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Reinventing Innovation to Capture the Internet of Everything Opportunity

The Internet of Everything (IoE) is not only disrupting traditional business models, it is also disrupting innovation itself.

While the focus at this week’s 2nd annual Internet of Things World Forum (IOTWF) here in Chicago is on capturing the accelerated opportunity of connected things, we believe there is even greater opportunity with the Internet of Everything: the networked connection of people, processes, data AND things. IoE is already transforming business outcomes, but in order to capture the full potential of its $19 trillion economic opportunity we will need to cultivate new skill sets and ways of thinking by both established organizations and 21st century entrepreneurs.

Innovating with local communities

This, in turn, requires new types of collaborations and investment mechanisms among industry, government and academia to incubate innovative ideas and turn them into commercial, scalable solutions for the betterment of society.

I am very proud of one such exemplary collaboration between the Cisco Entrepreneurs in Residence (Cisco EIR) program, led by Mala Anand, SVP of Services Platforms (“Open innovation: Harnessing the ideas, talent and passion of the startup eco-system”), and the Chicago Innovation Exchange (CIE), a startup incubator affiliated with the University of Chicago, Argonne National Laboratory and other leading technology organizations in the greater Chicago area. This partnership, announced last April, aims to support the most promising early-stage startups in the region that are focused on game-changing IoE and Smart Cities solutions by bringing the expertise and resources of Cisco and CIE in a co-incubation environment.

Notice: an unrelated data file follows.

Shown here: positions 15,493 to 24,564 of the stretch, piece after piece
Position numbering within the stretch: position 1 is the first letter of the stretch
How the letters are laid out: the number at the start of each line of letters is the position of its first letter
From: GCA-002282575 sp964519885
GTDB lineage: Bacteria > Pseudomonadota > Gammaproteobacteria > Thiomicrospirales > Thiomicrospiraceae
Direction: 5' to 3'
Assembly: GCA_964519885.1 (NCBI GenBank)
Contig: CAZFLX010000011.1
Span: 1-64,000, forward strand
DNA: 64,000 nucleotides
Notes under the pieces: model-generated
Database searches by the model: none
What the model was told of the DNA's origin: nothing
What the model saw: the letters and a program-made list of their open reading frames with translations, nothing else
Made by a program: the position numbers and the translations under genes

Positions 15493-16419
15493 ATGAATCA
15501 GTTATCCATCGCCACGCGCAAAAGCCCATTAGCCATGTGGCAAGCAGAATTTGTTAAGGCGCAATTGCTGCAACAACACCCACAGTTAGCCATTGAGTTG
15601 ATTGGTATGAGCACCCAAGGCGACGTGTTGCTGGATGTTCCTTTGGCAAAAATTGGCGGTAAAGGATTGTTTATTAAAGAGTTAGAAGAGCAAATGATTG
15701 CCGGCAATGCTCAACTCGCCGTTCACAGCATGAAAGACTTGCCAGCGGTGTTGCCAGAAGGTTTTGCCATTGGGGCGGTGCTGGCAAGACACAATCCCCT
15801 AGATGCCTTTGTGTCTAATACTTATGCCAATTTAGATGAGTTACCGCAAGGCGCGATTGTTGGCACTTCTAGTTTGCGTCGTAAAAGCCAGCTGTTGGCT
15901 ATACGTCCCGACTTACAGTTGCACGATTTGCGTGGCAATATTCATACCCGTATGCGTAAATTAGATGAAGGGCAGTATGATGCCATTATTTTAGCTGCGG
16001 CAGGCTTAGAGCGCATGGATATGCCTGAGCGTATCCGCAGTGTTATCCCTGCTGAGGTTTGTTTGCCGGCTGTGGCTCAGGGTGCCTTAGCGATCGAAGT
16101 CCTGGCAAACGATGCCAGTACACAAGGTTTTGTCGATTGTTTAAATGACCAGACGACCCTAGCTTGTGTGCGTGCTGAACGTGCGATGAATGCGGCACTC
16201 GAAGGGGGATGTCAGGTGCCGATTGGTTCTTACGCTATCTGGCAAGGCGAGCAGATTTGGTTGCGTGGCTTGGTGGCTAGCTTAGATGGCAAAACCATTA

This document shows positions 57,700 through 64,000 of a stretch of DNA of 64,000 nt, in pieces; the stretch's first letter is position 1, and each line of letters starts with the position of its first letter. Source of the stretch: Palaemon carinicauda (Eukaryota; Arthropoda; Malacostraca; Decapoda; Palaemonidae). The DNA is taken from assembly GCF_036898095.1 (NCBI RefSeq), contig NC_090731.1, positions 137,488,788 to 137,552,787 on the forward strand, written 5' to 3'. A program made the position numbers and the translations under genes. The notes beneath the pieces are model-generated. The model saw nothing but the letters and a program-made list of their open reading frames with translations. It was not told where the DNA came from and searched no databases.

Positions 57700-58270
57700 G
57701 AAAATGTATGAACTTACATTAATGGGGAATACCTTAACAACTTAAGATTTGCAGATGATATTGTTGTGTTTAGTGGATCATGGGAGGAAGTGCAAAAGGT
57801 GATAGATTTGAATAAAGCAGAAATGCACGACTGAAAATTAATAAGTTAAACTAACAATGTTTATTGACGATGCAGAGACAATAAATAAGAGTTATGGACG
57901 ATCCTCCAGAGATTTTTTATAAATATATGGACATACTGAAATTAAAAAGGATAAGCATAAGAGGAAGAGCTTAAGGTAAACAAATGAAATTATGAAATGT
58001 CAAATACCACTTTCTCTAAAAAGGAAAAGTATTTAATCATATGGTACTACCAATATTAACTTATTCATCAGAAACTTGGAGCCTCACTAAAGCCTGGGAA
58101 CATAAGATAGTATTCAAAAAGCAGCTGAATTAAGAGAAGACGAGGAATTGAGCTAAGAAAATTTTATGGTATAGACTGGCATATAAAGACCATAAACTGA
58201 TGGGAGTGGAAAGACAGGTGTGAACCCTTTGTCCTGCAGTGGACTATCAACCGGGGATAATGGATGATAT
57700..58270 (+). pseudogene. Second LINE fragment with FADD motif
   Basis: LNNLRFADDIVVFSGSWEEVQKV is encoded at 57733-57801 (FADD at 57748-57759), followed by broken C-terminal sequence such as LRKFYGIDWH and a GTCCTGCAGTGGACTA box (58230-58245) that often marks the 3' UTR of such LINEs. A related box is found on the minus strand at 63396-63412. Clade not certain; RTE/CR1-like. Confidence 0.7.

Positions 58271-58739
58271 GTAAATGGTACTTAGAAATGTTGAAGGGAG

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A Cisco Customer Solutions Architecture (CSA) Use Case in How to Manage Threat Defense

This is part 4 of the “Your Business Powered By Cisco Customer Solutions Architecture (CSA)” blog series.

Enabling & Delivering Cloud-based Security Services -- Managed Threat Defense

Many enterprises (30%) have been leveraging cloud services cautiously or only in an internal (private) cloud manner. The reasons for this vary but these are the most common:

  • IT applications (~80%) are not cloud enabled i.e. traditional client server apps or non-x86 apps
  • Perceived security and performance concerns
  • Perceived lack of control and loss of IT governance and policy

While these reasons are valid, the evolution of cloud services and the ability to transform traditional IT services, governance, and policy controls mean this Cisco CSA can now address these reasons.

This use case example focuses on Security because it is a major consideration for most customers.  The market growth for security is driven by increased demand for security applications such as network security and “confidentiality” of services.  Security services are seen as an emerging market and are expected to grow to $40B by 2017.  Managed Threat Defense is projected to be $3.7B of that $40B. Read More »

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IOT World Forum Private Sector Roundtable

The Internet of Things (IoT) is here and driving change in every industry, including the private sector. As companies begin to widely create Internet of Things innovations, businesses are adapting and connecting the unconnected and advancing their business goals. There is approximately $14.4 trillion at stake in the private sector over the next 10 years – and as our panelists today will share, the value realized by introducing their business to the Internet of Things has already been enormous.